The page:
You can find this information in Google Analytics:
- Log in on your Google Analytics account
- Go to Behavior > Site content > All pages
- You can now see a column that shows the bounce rate for each page
The hard truth is: every website has a bounce rate. We at Jimdo have it, and really big sites like Amazon or Facebook have it as well. So we may not be able to stop people from ‘bouncing’, but we can try to understand what makes them click away. Knowing that, we can try to bring our bounce rate down.
Why people bounce
If people bounce, it’s usually because what they see on your site doesn’t match what they are looking for. Don’t take this the wrong way: it doesn’t mean your site isn’t good. It just means that it doesn’t match that searcher’s wishes.
Page doesn’t match search intent
Let’s say I am looking for the ultimate cappuccino. (aren’t we all?) If I search for ‘ultimate cappuccino’ on Google, I might end up on the site of ‘Ultimate: the best instant cappuccino powder’. The moment I realize I am looking at instant cappuccino powder, I go back to the search results: this was not what I wanted.
Sometimes your site will offer something that people aren’t looking for. The only thing you can do there is make your site and your descriptions as clear as possible.
Page doesn’t match description
Of course, I keep looking for the ultimate cappuccino, and I might see a description in Google that reads: ‘The ultimate cappuccino: winner of the Cappuccino Award 5 years in a row’. Now, that sounds promising! But when I get to the site, it turns out they tasted their own cappuccino, didn’t compare it to any others, and decided to give it an award. Back to the search results I go: this was not what was suggested to me!
Writing a fantastic description can improve your CTR, but if your page can’t deliver on that promise, those visitors will bounce.
Improving your bounce rate
If you want to improve your bounce rate, use Google Analytics to find pages that have a large number of visits and a high bounce rate. Ask yourself what people might expect when they see that page listed in Google. Does your page deliver on that? If not, you can either change the description or change the page itself.
Testing CTR and Bounce Improvements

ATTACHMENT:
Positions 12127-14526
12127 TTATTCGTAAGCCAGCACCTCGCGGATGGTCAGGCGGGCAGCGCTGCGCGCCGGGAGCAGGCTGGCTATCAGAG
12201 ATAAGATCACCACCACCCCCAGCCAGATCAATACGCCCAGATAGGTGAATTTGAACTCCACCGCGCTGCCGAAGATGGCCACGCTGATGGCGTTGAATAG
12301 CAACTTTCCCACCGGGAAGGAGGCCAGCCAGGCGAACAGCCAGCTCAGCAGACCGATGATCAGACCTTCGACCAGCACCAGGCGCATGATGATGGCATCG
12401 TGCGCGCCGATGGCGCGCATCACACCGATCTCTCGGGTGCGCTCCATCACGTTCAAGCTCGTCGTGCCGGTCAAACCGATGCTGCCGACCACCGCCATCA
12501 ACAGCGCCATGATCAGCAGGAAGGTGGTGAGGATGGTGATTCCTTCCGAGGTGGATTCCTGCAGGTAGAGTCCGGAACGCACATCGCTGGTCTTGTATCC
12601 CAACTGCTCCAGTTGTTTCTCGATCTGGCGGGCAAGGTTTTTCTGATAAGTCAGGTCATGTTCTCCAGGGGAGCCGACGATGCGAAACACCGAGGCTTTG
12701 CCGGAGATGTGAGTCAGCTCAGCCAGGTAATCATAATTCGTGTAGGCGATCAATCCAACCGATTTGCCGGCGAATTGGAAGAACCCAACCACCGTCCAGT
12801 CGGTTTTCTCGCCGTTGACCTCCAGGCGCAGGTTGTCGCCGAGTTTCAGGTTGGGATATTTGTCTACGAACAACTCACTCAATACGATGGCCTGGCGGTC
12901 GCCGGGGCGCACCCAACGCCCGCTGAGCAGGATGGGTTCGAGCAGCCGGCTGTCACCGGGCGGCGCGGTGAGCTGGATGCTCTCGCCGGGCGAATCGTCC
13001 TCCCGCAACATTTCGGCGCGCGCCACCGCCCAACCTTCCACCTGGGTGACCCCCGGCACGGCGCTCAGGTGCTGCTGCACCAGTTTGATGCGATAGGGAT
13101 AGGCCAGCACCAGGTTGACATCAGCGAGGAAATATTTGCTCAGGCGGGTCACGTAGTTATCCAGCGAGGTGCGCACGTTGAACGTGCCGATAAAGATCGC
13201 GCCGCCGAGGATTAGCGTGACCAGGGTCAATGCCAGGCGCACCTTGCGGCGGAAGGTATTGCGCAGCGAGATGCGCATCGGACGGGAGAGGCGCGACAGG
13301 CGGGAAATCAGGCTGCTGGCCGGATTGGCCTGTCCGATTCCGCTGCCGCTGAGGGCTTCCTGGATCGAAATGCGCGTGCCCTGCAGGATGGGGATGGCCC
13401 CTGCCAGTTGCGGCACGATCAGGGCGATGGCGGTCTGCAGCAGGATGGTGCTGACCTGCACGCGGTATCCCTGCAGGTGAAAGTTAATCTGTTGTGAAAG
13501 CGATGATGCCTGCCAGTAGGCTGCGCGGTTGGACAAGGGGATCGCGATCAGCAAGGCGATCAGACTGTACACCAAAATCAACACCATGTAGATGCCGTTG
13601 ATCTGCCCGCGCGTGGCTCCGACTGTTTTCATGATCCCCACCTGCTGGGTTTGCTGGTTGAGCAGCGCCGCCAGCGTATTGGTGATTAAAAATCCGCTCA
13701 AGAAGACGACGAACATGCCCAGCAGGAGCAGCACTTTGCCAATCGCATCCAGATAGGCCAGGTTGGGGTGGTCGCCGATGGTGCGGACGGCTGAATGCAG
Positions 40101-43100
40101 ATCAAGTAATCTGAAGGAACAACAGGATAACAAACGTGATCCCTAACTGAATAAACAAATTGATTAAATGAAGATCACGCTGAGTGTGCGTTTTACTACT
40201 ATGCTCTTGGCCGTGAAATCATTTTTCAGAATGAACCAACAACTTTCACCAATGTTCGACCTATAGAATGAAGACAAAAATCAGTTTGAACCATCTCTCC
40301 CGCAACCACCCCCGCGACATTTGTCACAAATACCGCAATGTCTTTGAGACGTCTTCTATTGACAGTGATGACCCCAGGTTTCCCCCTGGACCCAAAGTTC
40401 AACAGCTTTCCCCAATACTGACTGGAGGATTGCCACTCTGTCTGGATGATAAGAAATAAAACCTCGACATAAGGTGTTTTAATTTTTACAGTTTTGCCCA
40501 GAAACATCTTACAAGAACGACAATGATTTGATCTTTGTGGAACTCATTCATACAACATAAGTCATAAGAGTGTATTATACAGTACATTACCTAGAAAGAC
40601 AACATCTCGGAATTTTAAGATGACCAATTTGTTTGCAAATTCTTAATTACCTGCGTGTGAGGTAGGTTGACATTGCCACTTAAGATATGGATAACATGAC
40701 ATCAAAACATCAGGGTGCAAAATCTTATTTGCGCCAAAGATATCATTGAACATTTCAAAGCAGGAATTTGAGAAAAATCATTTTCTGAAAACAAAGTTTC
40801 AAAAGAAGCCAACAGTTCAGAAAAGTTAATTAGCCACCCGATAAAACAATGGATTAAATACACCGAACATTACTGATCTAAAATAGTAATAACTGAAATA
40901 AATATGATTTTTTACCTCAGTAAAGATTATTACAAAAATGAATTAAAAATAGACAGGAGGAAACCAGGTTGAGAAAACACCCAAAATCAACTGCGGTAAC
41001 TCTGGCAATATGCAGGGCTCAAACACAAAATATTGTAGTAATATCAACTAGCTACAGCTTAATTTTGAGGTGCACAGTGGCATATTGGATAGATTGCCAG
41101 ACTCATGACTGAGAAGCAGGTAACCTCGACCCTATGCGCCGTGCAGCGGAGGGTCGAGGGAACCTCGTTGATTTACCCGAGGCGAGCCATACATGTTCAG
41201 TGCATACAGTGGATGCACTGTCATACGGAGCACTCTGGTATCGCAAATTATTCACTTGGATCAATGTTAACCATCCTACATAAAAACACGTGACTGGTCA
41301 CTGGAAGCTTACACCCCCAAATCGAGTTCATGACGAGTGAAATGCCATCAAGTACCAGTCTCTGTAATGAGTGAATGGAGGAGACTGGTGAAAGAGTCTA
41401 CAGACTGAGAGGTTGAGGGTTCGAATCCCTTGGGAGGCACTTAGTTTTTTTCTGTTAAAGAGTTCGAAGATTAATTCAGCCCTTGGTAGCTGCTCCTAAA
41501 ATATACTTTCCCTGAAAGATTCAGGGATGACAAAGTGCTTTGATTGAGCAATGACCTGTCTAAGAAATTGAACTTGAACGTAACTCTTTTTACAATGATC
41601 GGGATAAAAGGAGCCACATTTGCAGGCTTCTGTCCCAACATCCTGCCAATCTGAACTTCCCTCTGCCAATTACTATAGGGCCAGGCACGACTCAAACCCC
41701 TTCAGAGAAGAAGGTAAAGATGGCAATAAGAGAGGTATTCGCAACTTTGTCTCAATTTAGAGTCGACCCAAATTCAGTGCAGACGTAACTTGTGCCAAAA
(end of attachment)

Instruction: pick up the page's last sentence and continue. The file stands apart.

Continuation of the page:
To improve the CTR for your pages and lower the bounce rate, it's time to experiment! Here’s how you can set that up:
- Use Google Search Console to find a page that is shown to searchers often, but that might have a low CTR or a higher-than-normal bounce rate.
- Write a new page description for it.
- Let Google update the listing (see box at right for how to do this ).
- Use Search Console and Analytics to track the CTR and bounce rate every week
- Run this for several months to gather enough data
To prompt Google to update the listing, follow these steps:
- Log in to your Search Console account
- Go to Fetch as Google
- Submit to the index
- Wait until the change is visible in search results
Don’t test all your pages at once. By testing one page at a time, you can be sure that any changes in CTR or bounce rate are the results of your experiment. You may see some weekly fluctuations. Those should be steady for all pages, but different for your test page.
Run your experiment for at least a month. Again, you want to make sure that any results you see are not a coincidence.
CTR & Bounce Rate: Looking at the results
So, you see results in your experiment. How should you interpret them?
High CTR, lower bounce rate
This is perfect. People see your page, many click it and only very few leave straight after visiting that page. Don’t change anything.
High CTR, high bounce rate
It seems your description and page title really make searchers happy, but the page then doesn’t offer what they are looking for. Check if you aren’t making too many promises.
Low CTR, low bounce rate
Once people reach your page, they like it. That’s good. However, not many people click on it in the search results. Can you make your description and page title more appealing?
Low CTR, high bounce rate
This is the bad scenario. Hardly anyone clicks on this page. And if they do, they usually leave without looking at anything else on your site. Probably best to go back to the drawing board with this page.
Getting the right people to your website is what good search engine optimization is all about. With a little SEO work, you can help search engines match your site to the right audience, and entice people to click on (and stay on) your pages. Any other SEO head-scratchers? Let me know in the comments.
FRANK VAN OOSTERHOUT
Community Flow Explorer